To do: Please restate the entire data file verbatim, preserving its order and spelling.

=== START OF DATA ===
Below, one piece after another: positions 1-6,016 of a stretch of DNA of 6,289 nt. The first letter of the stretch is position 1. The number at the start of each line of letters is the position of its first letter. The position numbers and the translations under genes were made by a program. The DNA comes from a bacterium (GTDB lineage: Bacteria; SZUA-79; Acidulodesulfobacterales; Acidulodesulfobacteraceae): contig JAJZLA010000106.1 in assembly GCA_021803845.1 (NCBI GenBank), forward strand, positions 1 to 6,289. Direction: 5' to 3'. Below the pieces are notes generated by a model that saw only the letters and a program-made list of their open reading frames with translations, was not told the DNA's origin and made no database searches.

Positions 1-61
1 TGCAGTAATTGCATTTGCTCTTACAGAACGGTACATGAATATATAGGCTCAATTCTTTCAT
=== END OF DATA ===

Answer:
Below, one piece after another: positions 1-6,016 of a stretch of DNA of 6,289 nt. The first letter of the stretch is position 1. The number at the start of each line of letters is the position of its first letter. The position numbers and the translations under genes were made by a program. The DNA comes from a bacterium (GTDB lineage: Bacteria; SZUA-79; Acidulodesulfobacterales; Acidulodesulfobacteraceae): contig JAJZLA010000106.1 in assembly GCA_021803845.1 (NCBI GenBank), forward strand, positions 1 to 6,289. Direction: 5' to 3'. Below the pieces are notes generated by a model that saw only the letters and a program-made list of their open reading frames with translations, was not told the DNA's origin and made no database searches.

Positions 1-61
1 TGCAGTAATTGCATTTGCTCTTACAGAACGGTACATGAATATATAGGCTCAATTCTTTCAT